How TCP works is a bit more interesting. Since TCP connections require acknowledgement messages for reliable delivery, passt uses the recvmmsg(2) MSG_PEEK flag to fetch data while keeping it queued in the host network stack's rcvbuf until the guest acknowledges it. This avoids extra buffer management code in passt and is part of its strategy of implementing only a subset of TCP. There is no need to duplicate the full TCP/IP stack since the host and guest already have them, but achieving this requires detailed knowledge of TCP so that passt can maintain just enough state.

Incoming connections are handled by port forwarding. This means passt can bind to port 2222 on the host and forward connections to port 22 inside the guest. This is very useful for usermode networking since the user may not have permission to bind to low-numbered ports on the host or there might already be host services listening on those ports. If you don't want to mess with port forwarding you can use passt's all mode, which simply listens on all non-ephemeral ports (basically a brute force approach).

A few basic network protocols are necessary for network communication: ARP, ICMP, DHCP, DNS, and IPv6 services. Passt offers these because the guest cannot talk to those services on the host network directly. They can be disabled when the guest has knowledge of the network configuration and doesn't need them.

Why passt is unique

Thanks to running in a separate process from QEMU and by taking a minimalist approach, passt is able to tighten security. Its seccomp filters are stronger than anything the larger QEMU process could do. The code is clean and specifically designed for security and simplicity. I think writing passt in C was a missed opportunity. Some users may rule it out entirely for this reason. Userspace parsing of untrusted network packets should be done in a memory-safe programming language nowadays. Nevertheless, it's a step up from slirp, which has a poor track record of security issues and runs as part of the QEMU process.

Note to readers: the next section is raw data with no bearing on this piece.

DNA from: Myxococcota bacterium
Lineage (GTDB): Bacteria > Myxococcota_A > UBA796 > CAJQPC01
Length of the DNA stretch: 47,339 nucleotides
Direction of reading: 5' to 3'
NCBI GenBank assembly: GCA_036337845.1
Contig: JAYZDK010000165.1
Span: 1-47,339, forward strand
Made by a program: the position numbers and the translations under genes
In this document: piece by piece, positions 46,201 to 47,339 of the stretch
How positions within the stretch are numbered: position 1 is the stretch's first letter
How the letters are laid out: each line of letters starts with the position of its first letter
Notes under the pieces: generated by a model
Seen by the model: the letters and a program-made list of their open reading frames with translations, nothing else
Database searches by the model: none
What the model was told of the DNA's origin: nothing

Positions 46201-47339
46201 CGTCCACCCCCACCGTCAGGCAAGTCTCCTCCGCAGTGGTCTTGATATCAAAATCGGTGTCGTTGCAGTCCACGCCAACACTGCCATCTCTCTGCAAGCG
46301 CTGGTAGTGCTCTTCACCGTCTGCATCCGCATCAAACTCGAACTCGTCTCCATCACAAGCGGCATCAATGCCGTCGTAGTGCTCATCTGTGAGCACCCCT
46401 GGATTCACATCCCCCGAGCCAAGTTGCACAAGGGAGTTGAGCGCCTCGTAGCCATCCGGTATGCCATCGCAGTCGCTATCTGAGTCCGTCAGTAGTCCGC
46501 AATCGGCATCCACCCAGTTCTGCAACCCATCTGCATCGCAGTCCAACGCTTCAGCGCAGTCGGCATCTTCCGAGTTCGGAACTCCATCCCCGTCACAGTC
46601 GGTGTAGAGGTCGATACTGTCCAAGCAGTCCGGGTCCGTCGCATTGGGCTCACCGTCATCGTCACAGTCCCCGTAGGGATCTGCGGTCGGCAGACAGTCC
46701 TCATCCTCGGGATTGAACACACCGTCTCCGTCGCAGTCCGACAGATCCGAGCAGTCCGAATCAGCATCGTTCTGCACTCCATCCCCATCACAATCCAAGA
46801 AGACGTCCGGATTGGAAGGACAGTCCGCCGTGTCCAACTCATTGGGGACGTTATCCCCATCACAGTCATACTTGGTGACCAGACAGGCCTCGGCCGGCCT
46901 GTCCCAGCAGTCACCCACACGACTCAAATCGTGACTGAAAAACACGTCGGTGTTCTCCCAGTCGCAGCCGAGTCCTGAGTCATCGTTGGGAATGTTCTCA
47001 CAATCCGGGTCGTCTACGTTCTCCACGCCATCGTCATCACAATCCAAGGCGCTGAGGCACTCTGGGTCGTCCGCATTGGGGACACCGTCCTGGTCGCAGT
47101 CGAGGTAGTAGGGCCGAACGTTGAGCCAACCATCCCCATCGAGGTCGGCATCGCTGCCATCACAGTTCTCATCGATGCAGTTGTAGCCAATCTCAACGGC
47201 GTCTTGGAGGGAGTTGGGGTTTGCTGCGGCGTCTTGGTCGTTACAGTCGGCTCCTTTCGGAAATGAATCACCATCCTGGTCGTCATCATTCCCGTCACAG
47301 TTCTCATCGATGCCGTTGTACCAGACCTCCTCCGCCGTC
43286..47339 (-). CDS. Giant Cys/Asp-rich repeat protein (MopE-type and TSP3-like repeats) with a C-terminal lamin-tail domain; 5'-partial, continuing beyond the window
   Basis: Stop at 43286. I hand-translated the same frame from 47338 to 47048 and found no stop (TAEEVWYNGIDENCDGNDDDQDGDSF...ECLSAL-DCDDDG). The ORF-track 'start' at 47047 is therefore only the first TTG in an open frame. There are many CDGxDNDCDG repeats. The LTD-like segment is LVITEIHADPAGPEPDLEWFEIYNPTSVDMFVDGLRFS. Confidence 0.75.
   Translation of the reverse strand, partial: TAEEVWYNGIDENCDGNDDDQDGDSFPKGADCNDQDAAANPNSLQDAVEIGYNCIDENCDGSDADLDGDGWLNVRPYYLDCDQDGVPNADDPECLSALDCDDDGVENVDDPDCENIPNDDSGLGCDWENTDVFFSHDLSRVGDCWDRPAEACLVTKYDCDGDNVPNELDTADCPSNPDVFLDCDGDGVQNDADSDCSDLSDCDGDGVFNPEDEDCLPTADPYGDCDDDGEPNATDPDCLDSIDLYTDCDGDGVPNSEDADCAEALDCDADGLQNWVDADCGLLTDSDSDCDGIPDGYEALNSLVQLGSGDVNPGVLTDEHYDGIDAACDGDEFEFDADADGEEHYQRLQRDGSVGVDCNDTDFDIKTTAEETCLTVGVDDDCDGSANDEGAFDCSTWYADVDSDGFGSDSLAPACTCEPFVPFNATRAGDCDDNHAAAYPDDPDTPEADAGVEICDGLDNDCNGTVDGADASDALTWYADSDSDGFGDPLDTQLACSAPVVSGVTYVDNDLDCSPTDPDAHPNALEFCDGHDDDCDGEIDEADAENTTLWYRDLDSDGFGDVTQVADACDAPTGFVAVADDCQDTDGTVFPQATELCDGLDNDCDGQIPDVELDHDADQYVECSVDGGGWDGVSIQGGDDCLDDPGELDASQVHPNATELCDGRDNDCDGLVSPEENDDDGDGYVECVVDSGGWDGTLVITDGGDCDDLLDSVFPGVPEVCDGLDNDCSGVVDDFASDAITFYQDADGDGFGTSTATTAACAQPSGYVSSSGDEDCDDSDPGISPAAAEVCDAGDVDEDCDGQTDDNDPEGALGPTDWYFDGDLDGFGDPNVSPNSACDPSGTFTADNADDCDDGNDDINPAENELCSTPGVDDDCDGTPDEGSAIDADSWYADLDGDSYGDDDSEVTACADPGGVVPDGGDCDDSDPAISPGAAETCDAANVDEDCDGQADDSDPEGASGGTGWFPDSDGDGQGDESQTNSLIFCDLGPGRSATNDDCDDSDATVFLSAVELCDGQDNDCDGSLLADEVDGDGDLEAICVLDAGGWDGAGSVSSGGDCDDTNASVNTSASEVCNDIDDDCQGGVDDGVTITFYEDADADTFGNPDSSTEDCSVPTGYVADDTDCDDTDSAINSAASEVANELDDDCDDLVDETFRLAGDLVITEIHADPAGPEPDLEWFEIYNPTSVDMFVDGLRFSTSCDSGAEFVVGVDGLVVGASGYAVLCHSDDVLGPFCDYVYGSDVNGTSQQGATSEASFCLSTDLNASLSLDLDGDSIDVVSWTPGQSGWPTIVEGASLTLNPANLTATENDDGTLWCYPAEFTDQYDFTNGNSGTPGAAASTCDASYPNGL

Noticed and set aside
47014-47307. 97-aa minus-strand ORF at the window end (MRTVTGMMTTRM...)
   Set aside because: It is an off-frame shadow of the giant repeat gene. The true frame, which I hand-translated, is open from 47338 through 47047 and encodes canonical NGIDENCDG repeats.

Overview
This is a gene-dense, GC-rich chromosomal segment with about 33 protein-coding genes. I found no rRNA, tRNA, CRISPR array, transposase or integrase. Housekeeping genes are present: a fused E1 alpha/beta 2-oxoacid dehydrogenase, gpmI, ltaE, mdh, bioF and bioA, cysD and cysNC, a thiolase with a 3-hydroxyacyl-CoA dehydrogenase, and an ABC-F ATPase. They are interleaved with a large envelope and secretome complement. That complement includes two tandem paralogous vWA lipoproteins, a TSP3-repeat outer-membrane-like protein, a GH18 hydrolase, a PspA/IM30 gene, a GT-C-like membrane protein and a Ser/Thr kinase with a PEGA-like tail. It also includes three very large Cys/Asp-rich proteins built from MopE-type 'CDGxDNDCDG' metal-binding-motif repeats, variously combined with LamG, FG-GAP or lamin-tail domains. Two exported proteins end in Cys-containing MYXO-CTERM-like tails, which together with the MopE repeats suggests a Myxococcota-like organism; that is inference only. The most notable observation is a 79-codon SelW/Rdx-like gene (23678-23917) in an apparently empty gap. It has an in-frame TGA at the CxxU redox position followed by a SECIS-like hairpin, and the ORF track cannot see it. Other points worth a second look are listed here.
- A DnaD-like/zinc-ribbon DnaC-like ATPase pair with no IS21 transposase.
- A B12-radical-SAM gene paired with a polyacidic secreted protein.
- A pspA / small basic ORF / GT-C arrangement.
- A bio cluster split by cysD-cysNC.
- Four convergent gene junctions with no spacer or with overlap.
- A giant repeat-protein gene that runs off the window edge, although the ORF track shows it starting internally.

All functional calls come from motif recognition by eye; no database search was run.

I'm excited to see how passt performs in comparison to slirp. passt uses techniques like recvmmsg(2)/sendmmsg(2) to batch message transfer and reads multiple Ethernet frames from the guest in a single syscall to amortize the cost of syscalls over multiple packets. There is no dynamic memory allocation and packet headers are pre-populated to minimize the number of CPU cycles spent in the data path. While this is promising, QEMU's --netdev socket isn't the fastest (packets first take a trip through QEMU's net subsystem queues), but still a good trade-off between performance and simplicity/security. Based on reading the code, I think passt will be faster than slirp but I haven't benchmarked it myself.

There is another mode that passt supports for containers instead of virtualization. Although it's not relevant to QEMU, this so-called pasta mode is a cool feature for container networking. In this mode pasta connects a network namespace with the outside world (init namespace) through a tap device. This might become passt's killer feature, because the same software can be used for both virtualization and containers, so why bother investing in two separate solutions?


Passt is a promising replacement for slirp (on Linux hosts at least). It looks like there will finally be a production-ready usermode networking feature for QEMU that is fast and secure. Passt's functionality is generic enough that other projects besides QEMU will be able to use it, which is great because this kind of networking code is non-trivial to develop. I look forward to passt becoming available for use with QEMU in Linux distributions soon!